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An incompressible viscous fluid of constant densite and kinematic viscosity occupies the space between porous walls at $y=0$ and $y=d$. The steady two dimensional flow is subject to a constant pressure gradient $$\frac{dp}{dx}=-G$$ Fluid enters through the wall at $y=d$ and leaves the wall at $y=0$ at a consant normal speed $V$.

Assume $\textbf u = (u(x,y_, v(x,y),0)$ and $p=p(x)$. Determine the pdes of $u$ and $v$.


$$u\frac{\partial u}{\partial x}+v\frac{\partial u}{\partial y}=-\frac{1}{\rho} \frac{\partial p}{\partial x} + ν \bigg( \frac{\partial^2 u}{\partial x^2} +\frac{\partial^2 u}{\partial y^2} \bigg)$$

$$u\frac{\partial v}{\partial x}+v\frac{\partial v}{\partial y}=ν \bigg( \frac{\partial^2 v}{\partial x^2} +\frac{\partial^2 v}{\partial y^2} \bigg)$$ That is what I got for the $x$ and $y$ components.

Are the conditions $u=0$ when $y=0$ or $y=d$?

The next part says, show that $v(x,y)=-V$ is a solution to the $y$ component. Do you just sub it in and then get zero on both sides since the derivatives of a constant are zero?

The next part is to find a second order pde for $u$. So we have: $$\frac{\partial^2 u}{\partial y^2} +\frac{V}{ν} \frac{\partial u}{\partial y} +\frac{G}{\rho ν} =0$$ Is this correct? I used the continuity equation which $\partial u / \partial x = \partial V / \partial y = 0$

And to solve this, can we just turn it into a first order by letting $\eta ' = u''$ and $\eta = u'$?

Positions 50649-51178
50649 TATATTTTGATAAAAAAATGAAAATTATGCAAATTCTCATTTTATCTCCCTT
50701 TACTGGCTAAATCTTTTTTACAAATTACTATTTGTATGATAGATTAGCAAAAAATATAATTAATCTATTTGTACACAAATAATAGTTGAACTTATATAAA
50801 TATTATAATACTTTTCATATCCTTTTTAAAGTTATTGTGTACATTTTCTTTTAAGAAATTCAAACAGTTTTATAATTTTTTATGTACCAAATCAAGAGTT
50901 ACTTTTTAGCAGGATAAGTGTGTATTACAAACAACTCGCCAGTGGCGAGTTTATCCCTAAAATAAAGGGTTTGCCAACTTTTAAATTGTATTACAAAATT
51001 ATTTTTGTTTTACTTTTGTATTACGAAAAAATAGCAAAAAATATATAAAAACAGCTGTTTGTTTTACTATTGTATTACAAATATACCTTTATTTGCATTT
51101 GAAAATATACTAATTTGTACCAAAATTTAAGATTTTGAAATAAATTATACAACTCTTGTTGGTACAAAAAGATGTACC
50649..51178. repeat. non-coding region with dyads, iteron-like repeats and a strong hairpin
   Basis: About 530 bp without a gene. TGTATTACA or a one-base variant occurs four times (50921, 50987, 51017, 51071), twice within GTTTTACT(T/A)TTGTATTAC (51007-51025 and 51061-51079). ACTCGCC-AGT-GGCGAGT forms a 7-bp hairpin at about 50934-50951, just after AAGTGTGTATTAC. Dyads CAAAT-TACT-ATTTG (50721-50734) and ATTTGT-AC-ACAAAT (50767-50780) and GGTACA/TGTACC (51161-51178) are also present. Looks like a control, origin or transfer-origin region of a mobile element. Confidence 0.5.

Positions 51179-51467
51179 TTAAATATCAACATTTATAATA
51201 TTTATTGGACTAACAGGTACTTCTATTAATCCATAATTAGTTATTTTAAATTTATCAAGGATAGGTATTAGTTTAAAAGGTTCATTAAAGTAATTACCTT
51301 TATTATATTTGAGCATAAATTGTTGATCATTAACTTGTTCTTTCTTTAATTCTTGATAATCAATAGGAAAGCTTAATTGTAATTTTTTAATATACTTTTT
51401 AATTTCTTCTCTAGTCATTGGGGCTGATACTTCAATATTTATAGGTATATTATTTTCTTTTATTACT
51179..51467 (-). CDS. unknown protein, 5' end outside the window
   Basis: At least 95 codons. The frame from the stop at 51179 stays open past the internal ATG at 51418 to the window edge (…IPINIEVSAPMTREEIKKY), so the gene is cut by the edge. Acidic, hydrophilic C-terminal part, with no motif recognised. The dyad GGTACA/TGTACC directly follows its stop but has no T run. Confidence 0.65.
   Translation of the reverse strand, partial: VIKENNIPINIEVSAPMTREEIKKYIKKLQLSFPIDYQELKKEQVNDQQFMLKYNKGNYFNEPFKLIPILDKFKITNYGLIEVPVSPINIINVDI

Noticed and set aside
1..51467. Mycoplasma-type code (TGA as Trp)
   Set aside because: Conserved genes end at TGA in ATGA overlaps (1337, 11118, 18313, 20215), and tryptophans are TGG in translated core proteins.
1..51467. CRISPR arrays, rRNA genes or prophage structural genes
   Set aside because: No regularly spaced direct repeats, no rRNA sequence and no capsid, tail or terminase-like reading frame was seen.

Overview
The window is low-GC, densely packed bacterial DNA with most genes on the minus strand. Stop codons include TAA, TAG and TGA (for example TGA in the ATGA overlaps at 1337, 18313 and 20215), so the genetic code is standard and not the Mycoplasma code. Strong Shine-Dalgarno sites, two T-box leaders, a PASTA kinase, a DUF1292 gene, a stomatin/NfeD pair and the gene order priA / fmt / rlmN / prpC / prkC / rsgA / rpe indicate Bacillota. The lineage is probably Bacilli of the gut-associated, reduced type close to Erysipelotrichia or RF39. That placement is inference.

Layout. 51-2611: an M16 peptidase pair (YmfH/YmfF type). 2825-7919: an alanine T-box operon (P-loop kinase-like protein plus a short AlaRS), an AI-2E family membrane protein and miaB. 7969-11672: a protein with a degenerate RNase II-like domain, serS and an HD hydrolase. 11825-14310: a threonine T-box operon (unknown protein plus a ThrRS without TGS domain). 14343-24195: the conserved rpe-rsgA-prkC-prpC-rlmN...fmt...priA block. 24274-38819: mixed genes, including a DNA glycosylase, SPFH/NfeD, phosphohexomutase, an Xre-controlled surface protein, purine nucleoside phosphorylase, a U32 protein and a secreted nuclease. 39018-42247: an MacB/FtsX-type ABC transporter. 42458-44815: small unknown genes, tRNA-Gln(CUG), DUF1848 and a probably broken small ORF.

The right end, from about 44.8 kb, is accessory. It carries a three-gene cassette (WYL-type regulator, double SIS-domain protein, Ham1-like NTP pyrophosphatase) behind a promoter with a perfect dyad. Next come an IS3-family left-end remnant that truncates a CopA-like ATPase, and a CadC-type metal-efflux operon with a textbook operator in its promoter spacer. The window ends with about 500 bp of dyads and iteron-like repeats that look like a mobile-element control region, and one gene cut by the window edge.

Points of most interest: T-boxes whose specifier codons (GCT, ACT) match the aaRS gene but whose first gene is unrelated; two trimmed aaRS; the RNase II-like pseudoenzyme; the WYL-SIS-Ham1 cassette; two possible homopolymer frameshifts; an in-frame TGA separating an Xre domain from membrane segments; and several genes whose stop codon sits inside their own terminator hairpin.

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  • $\begingroup$ I think the only thing that you know is zero is $$\frac{\mathrm dp}{\mathrm dy}=0.$$ $\endgroup$ – David May 18 '16 at 1:49
  • $\begingroup$ And the differential with t terms are zero right? $\endgroup$ – snowman May 18 '16 at 13:46
  • $\begingroup$ This looks correct. There is a solution with $v(x,y) = -V$. You just show the constant satisfies the $v$-momentum equation trivially by subbing in as you say. We still have the no-slip condition $u = 0$ at $y = 0,d$. Also $\frac{\partial u}{\partial x} = 0$ by continuity since $v$ is constant. $\endgroup$ – RRL May 18 '16 at 15:16
  • $\begingroup$ You are also correct about solving a first-order differential equation for $\eta = u'$. $\endgroup$ – RRL May 18 '16 at 15:19
  • $\begingroup$ @RRL Thank god, I don't understand how to find some simplified solution when the Reynolds number is <<1. In my notes, they do some type of expansion but it doesn't seem like binomial... $\endgroup$ – snowman May 18 '16 at 15:47
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The differential equation you have seems to be correct, but you are missing terms, why did you set ∂V/∂y=0? It is correct that ∂u/∂x=∂V/∂y from the continuity equation but not that they are equal to 0.

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  • $\begingroup$ Oh ok, are my other stuff correct though? because I am concerned about them since that is where you get the differential equation from $\endgroup$ – snowman May 18 '16 at 15:14
  • $\begingroup$ Actually, you may be right, as ∂V/∂y should be 0 as V is just a constant, is this what you thought too? Your other stuff is correct, but when moving the second order derivative over you forgot to put a minus in front of it. $\endgroup$ – Arky May 18 '16 at 15:25
  • $\begingroup$ Did you consider V to be constant too?? $\endgroup$ – Arky May 18 '16 at 17:14
  • $\begingroup$ yeah, and I checked my equation, I cant find any sign error... :/ $\endgroup$ – snowman May 18 '16 at 17:20

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